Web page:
All this is to say that, two weeks in, my grand Spokie adventure was shaping up to be little more than one disappointing door slam after another.

In fact, I’d just about given up. I’d just about thrown in the towel on thinking that any piece of what I might see or hear out west could possibly do any good at all for my preparations on the upcoming SNEAK.

But that was the moment—right there, that nadir—that I finally made my way to Old District, to that wealthiest, most Marked neighborhood in all of Spokie. No way Dane Harold’s parents will talk to me, I thought. But as long as no one else was talking either, I figured a simple knock on one more closed door couldn’t hurt.

What happened next surprised me.

I should have seen it coming. Of course the Harolds don’t come to their own door. Of course that would be the job of their Markless butler, George. I don’t know why I hadn’t thought of it earlier.

“My name is Evan,” I told the man through the screen grating. “I’m here to talk to the Harolds about their son, Dane.”

And George just smiled, unblinking. He glanced at my Unmarked hand, but he didn’t miss a beat.

“Mr. Angler,” he said. “I’ve been wondering when I might see your face...”

We snuck into the den unnoticed by Mr. or Mrs. Harold. They seemed to be giving George his space, especially since Dane’s disappearance a few months earlier. The house was impeccably clean, unnervingly quiet. George brought us hot tea in two little cups, with lemon on the side.

“I liked your book,” George said, a smirk crossing his face. “Inaccuracies aside.”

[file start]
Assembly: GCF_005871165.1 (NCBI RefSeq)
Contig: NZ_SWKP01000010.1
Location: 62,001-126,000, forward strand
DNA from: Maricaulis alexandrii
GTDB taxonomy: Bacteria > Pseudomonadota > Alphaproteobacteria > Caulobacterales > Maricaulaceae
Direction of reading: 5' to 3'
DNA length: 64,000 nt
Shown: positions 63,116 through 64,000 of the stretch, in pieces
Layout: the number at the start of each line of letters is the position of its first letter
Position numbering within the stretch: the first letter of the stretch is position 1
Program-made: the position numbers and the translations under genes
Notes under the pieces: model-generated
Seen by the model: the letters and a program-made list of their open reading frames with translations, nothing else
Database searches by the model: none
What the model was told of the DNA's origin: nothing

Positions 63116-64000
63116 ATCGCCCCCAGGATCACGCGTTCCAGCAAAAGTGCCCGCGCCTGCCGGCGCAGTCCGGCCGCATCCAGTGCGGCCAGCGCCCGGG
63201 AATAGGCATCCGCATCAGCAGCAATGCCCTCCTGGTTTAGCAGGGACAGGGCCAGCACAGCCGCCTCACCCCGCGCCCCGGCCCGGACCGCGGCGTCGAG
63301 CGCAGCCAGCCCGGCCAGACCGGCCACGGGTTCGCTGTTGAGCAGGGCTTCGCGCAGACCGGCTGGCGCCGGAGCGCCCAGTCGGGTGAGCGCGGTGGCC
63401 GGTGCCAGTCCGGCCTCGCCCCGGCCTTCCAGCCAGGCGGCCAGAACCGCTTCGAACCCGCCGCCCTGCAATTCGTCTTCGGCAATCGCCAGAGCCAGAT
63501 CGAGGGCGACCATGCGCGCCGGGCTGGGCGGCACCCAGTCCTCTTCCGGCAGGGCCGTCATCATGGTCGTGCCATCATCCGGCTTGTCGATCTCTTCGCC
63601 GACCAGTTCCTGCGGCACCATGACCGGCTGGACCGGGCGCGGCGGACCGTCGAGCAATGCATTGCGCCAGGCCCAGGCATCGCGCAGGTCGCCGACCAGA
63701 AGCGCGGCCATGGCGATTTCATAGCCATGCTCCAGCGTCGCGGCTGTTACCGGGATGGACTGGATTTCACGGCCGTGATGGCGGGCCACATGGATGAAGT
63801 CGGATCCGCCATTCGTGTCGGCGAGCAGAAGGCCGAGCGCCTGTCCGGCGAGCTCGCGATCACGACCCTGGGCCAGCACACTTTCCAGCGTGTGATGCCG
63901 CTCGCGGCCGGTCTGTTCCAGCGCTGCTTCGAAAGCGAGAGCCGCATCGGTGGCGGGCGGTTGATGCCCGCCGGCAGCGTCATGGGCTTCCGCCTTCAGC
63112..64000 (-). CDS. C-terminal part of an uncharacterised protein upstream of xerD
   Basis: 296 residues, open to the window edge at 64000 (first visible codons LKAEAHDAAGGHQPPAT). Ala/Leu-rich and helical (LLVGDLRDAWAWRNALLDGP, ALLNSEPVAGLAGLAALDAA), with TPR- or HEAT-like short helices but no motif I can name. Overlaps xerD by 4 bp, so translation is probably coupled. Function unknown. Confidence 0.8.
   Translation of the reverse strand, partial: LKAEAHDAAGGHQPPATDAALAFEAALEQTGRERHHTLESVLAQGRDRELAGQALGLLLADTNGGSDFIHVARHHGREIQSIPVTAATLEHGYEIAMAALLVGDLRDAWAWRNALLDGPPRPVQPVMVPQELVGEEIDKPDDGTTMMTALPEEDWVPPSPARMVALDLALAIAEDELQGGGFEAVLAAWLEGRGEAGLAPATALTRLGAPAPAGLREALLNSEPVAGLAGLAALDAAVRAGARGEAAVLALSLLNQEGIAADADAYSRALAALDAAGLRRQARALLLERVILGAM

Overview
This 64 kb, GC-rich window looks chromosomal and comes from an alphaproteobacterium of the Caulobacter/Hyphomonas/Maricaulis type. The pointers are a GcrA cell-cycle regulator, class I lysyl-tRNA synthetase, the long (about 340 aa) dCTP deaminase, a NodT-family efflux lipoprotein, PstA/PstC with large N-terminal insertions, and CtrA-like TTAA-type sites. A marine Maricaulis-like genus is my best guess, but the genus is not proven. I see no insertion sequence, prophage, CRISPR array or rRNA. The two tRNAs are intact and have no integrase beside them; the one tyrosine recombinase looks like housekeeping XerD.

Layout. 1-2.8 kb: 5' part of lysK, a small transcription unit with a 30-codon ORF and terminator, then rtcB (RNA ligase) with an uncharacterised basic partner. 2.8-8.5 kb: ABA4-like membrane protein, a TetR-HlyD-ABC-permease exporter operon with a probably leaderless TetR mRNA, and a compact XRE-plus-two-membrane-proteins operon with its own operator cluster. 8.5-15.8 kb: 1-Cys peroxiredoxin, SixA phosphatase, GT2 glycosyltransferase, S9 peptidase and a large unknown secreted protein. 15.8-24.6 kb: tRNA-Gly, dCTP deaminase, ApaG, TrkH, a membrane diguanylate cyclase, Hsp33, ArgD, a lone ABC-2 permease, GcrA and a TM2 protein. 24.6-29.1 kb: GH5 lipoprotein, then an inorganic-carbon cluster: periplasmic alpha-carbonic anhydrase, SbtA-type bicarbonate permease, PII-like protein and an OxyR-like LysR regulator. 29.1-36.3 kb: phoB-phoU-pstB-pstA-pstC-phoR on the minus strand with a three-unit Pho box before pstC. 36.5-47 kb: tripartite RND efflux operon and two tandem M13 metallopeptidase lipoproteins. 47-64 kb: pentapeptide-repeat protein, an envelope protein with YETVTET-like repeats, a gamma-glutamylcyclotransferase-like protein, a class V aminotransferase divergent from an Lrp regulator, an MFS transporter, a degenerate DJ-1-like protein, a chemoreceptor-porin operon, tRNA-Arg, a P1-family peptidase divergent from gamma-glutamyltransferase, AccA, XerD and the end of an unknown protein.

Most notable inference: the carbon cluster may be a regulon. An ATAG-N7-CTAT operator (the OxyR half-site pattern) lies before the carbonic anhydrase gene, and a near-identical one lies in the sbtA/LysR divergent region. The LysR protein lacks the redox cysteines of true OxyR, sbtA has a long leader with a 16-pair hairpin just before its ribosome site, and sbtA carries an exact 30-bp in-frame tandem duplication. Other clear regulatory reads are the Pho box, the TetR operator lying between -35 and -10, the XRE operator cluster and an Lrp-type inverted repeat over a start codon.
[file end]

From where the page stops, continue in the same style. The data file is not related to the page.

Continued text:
I laughed, sipping my tea, burning my tongue, not at all accustomed to the feeling of hot liquid or food. “I tried my best,” I told him. “Not so easy from where I was hiding out in Beacon at the time.” But below the surface, my heart was pounding. I was shocked that SWIPE had made it so far and so fast through the Markless circles in America, and suddenly found myself feeling more than a little self-conscious about it. “I hope I got the big things right,” I told him.

“Oh you did, you did,” George said quickly. “And I appreciated the cameo.”

The next few hours moved fast, my notepad filling quickly, my tea going cold. George told me of the years he spent watching Dane grow, about his role in the boy’s upbringing, about the balancing act of influencing Dane where he could without overstepping the bounds of an illegal Markless housekeeper.

But what strikes me most, looking back on those notes and scribbles now, was George’s own philosophy, his own perspective and aspirations, that came across only subtly at first.